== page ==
Kyle Sheppard
Eric Blehm's, The Only Thing Worth Dying For: How Eleven Green Berets Forged a New Afghanistan, was written to inform the readers of what military life was like for the special forces fighting in Afghanistan. Blehm's purpose for writing this book was to inform the readers of the sacrifices made by soldiers fighting the War on Terror after the attacks in America on September 11, 2001. This story was based on personal accounts and interviews of the members of the ODA 574 Special Forces "A" Team, w ...more
This book was pretty good.Very detailed account of an operation I had always wanted to learn more about.
However,Blehm has no military experience, which hampers his storytelling. If you are a deeply read student of the war and Afghan history in general, then Blehm insults your intelligence and forgets that the average reader has probably read similar books and does not need footnotes to explain basic military jargon.
Blehm claims that US soldiers adopted beards as a sign of respect for Afghan cult
Not having read T.E. Lawrence myself, I don't know whether the editor of "Valor" magazine was right to call this book "The greatest story of a small unit's battle through an untamed land since 'Lawrence of Arabia.'"

What I am sure of is that Eric Blehm won the trust of the Special Forces A-Team whose mission he chronicles here. Those Green Berets are, among other things, fine judges of character. Blehm tells their story straight, touching on everything the team (ODA 574) thought and did. Blehm's
Neil Kutensky
The Only Thing worth Dying for by Eric Blehm is a biography that was published January 19, 2010. This book takes place in Afghanistan as many of the books of this type do. It also has the same vague information about locations as modern military books do. The main location the book talks about is Islamabad. There are many names mentioned in this story, and it is extremely possible that the majority of them are aliases to protect the identities of surviving and currently serving people mentioned. ...more
Stephen Armstrong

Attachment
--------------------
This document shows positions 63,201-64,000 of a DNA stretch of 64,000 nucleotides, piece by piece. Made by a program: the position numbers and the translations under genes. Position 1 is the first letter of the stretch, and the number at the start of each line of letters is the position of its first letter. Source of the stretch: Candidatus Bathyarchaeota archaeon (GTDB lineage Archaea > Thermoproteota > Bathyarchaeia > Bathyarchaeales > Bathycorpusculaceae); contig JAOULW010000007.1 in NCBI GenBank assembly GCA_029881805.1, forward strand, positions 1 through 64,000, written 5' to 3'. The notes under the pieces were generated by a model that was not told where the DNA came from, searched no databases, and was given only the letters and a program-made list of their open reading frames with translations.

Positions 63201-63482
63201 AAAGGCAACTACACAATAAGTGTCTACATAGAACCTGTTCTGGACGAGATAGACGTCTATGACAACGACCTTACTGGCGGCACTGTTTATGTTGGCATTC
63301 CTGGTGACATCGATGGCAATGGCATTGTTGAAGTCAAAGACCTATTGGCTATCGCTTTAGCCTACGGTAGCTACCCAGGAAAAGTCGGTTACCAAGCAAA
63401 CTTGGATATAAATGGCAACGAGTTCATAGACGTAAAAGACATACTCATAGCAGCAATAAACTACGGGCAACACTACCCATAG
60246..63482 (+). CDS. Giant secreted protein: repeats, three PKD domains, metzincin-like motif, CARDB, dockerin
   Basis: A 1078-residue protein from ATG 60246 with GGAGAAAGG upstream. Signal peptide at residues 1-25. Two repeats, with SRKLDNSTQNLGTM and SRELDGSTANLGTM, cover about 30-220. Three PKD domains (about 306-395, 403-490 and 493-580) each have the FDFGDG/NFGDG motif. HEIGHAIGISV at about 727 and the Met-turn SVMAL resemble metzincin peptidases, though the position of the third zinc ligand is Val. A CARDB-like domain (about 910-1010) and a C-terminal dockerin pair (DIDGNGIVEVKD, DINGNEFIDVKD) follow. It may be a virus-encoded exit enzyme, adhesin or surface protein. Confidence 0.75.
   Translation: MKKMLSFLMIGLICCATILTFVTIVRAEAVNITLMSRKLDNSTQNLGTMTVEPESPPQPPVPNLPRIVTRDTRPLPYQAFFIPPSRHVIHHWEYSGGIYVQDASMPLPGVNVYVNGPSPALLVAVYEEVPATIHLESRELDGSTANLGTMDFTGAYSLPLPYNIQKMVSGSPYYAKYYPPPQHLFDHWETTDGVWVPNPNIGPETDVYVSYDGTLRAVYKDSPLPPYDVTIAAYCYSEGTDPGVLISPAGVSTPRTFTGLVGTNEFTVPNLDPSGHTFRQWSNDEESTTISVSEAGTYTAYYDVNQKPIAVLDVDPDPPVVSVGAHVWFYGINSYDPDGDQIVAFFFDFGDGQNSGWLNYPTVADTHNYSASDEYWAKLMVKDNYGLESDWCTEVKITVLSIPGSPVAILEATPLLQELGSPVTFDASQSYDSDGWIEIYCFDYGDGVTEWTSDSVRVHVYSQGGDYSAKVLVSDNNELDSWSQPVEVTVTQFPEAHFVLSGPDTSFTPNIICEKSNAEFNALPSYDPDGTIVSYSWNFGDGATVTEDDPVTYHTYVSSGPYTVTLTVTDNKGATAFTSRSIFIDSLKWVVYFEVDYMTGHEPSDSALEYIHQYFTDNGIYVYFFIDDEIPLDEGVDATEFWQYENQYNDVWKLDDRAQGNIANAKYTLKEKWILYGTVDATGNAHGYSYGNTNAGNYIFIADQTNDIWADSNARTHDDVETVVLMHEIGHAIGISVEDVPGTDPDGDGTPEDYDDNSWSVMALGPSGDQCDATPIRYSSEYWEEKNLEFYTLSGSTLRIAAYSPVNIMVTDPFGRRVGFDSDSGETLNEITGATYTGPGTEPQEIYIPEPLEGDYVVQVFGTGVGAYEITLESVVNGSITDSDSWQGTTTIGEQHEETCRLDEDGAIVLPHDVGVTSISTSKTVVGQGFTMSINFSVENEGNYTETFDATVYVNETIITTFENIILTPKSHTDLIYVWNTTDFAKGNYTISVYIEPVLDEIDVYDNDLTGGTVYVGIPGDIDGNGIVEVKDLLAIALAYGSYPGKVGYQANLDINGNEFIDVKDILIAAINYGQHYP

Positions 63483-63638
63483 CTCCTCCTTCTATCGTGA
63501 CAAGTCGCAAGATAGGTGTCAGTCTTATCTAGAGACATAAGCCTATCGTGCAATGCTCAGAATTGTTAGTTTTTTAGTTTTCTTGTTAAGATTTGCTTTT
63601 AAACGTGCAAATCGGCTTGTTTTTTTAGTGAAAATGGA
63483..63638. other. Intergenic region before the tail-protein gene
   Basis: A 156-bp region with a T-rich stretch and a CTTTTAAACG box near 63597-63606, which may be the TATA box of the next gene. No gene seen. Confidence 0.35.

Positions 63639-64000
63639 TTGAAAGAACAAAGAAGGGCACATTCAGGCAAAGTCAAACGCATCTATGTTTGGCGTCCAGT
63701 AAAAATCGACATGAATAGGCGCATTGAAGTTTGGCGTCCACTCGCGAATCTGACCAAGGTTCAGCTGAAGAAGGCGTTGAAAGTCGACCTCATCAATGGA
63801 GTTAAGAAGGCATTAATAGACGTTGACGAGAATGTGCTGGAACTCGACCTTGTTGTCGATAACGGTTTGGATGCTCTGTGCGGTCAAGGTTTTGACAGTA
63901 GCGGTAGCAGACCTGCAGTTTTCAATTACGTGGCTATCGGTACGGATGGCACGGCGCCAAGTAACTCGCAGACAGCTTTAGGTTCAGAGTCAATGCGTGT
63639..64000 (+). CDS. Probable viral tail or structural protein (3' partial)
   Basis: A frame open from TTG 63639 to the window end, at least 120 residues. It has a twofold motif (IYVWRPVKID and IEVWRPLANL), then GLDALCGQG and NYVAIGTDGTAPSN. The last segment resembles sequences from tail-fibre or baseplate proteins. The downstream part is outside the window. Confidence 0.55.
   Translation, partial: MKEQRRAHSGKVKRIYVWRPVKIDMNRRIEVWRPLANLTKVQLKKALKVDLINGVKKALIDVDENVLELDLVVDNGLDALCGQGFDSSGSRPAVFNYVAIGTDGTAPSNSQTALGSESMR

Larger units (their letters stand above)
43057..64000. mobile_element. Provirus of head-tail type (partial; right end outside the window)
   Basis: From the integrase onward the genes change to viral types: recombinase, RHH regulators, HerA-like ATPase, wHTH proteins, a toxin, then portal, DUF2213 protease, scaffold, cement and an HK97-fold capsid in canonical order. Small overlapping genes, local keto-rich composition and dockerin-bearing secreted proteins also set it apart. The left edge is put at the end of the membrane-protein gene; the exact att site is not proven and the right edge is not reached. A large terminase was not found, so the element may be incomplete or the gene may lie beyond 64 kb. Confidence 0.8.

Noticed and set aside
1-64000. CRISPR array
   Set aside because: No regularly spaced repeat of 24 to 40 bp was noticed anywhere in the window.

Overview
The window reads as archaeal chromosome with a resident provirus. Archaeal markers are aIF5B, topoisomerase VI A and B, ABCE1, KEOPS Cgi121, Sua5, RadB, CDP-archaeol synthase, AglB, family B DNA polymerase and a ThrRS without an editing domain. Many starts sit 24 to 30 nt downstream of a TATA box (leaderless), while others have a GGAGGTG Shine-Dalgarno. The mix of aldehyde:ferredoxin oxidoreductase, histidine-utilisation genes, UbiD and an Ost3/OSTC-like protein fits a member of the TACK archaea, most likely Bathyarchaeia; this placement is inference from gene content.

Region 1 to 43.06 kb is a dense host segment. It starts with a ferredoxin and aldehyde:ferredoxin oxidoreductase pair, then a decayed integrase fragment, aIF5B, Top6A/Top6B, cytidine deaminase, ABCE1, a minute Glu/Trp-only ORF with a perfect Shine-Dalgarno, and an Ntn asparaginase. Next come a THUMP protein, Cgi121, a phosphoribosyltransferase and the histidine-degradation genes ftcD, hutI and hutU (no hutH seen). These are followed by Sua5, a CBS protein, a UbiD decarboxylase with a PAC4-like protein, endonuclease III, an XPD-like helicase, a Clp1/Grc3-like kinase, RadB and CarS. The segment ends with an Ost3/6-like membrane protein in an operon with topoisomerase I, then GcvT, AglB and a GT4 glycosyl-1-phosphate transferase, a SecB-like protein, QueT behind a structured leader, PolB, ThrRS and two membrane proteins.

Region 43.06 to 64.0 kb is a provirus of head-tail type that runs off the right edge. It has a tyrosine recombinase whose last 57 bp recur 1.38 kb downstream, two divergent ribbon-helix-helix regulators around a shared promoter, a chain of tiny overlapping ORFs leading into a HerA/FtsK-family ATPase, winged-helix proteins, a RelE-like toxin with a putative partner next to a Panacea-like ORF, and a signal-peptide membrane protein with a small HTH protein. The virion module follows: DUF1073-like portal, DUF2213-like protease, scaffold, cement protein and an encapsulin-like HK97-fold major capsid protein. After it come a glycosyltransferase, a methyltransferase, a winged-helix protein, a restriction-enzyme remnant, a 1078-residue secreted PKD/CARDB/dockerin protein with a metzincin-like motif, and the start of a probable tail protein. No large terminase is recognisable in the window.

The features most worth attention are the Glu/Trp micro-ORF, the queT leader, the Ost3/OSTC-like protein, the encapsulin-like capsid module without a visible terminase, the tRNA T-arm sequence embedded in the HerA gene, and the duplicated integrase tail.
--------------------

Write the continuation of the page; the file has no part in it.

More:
Some reviewers are unduly picky about this book (e.g., too much military description of small stuff) and some are wrong (main setting is Islamabad).

I found this book to be thoroughly detailed and well-written. The plot focus is on how a group of highly trained U.S. forces helped install Hamid Karzai as Afghanistan's interim leader prior to its constitutional assembly. The other plot axis is the detailed inner workings of the small group of soldiers who were called to get Karzai from Pakistan to
Justin Walters
An amazing story. If you are interested at all in the early actions of Operation Enduring Freedom and what our men in uniform had to go through to achieve victory, you need to read this book. The story follows ODA 574 into Southern Afghanistan as they support a little known tribal leader at the time, Hamid Karzai. It chronicles their near superhuman feat in toppling the Taliban in their last remaining stronghold of Kandahar. This story had me finishing the last pages in tears.
I served in the U.S. Army from 1988 to 1992. During my time in service, I was stationed with Dan Petithory (a member of ODA 574). Dan was a terrific man and was almost my brother-in-law at one point. I still miss him and hope to see him again one day. This book gives an account of a Special Forces team (ODA 574) in the Battle of Tarwin Kowt and the horrifying and tragic loss of many members of the team, due to an arrant bomb. Eric Blehm does a great job at connecting the reader to the "non-robot ...more